Auditors’ Internal Control over Financial Reporting Decisions: Analysis, Synthesis, and Research Directions

January 2013 | Wolfe, Christopher J.

We synthesize the literature on auditors’ evaluation of, and reporting on, internal control over financial reporting (ICOFR), as required by the Sarbanes-Oxley Act. The purpose of the synthesis is (1) to provide information on how and how well auditors perform the task, which serves as feedback to the Public Company Accounting Oversight Board on implementation issues and problems related to auditors’ application of the professional standards on ICOFR; and (2) to identify gaps in the current literature and fruitful areas of future research. Consistent with Auditing Standard No. 5, we delineate five phases of the ICOFR audit: (i) planning; (ii) scoping; (iii) testing; (iv) evaluation; and (v) reporting. We structure our synthesis using a framework that classifies the determinants of performance in each phase into five broad areas: (a) the auditor’s attributes, (b) the client’s attributes, (c) the interaction between the auditor and the client, (d) task attributes, and (e) environmental attributes. Key contributions include providing an ICOFR tasks taxonomy, proposing a model of the determinants of performance for each task, evaluating auditors’ performance of the tasks in our taxonomy, highlighting findings and gaps of importance to regulators, and providing a road map for future research.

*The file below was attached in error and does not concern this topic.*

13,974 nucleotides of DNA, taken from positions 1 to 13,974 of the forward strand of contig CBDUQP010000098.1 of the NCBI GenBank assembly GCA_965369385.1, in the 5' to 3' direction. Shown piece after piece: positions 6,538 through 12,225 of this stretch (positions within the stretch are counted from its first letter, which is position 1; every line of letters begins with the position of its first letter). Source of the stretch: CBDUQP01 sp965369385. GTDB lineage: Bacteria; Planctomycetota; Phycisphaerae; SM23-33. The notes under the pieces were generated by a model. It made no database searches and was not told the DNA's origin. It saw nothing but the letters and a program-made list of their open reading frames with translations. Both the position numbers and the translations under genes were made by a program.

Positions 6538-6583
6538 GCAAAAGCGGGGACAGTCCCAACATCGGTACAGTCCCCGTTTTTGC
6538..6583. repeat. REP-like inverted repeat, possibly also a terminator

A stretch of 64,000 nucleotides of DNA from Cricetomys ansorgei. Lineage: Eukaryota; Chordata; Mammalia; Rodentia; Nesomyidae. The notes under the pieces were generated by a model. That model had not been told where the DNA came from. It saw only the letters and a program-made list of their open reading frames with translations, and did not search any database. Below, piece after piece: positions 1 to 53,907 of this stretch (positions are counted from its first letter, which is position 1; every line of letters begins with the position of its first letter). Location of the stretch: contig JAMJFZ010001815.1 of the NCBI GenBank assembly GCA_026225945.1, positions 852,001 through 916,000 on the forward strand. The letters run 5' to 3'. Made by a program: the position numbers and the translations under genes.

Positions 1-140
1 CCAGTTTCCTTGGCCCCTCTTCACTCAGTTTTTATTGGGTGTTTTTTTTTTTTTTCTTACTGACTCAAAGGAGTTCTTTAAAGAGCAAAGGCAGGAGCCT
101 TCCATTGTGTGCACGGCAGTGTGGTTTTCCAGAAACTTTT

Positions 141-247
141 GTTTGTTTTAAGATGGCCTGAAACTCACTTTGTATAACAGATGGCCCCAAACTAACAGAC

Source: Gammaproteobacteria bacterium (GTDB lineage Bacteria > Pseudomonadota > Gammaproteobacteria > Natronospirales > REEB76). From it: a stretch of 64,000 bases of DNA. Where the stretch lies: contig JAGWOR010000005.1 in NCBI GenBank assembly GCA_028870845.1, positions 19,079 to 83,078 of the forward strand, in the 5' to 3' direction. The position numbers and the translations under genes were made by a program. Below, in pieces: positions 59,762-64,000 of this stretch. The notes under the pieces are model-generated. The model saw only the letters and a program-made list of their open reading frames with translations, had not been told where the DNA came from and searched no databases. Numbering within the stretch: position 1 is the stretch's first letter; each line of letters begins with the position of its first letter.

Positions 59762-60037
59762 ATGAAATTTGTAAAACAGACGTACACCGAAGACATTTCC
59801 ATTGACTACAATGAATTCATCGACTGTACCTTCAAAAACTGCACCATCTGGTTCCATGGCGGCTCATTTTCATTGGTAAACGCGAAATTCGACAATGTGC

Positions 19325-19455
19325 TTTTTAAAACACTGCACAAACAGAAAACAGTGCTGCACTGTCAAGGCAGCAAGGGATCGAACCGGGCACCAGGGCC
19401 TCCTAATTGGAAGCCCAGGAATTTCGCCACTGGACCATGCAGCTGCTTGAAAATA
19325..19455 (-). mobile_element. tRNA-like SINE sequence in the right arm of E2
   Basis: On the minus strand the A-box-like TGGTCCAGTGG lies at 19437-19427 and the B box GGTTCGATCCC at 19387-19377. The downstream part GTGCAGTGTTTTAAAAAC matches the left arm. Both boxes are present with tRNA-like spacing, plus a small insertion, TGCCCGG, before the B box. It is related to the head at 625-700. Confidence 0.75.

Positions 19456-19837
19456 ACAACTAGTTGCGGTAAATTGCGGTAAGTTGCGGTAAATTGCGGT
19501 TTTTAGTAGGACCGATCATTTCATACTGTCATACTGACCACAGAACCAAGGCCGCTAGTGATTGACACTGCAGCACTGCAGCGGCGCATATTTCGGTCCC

Author

Co-author(s)

  • Stephen K. Asare
  • Brian C. Fitzgerald
  • Lynford E. Graham
  • Jennifer R. Joe
  • Eric M. Negangard

Publication(s)

Auditing: A Journal of Practice & Theory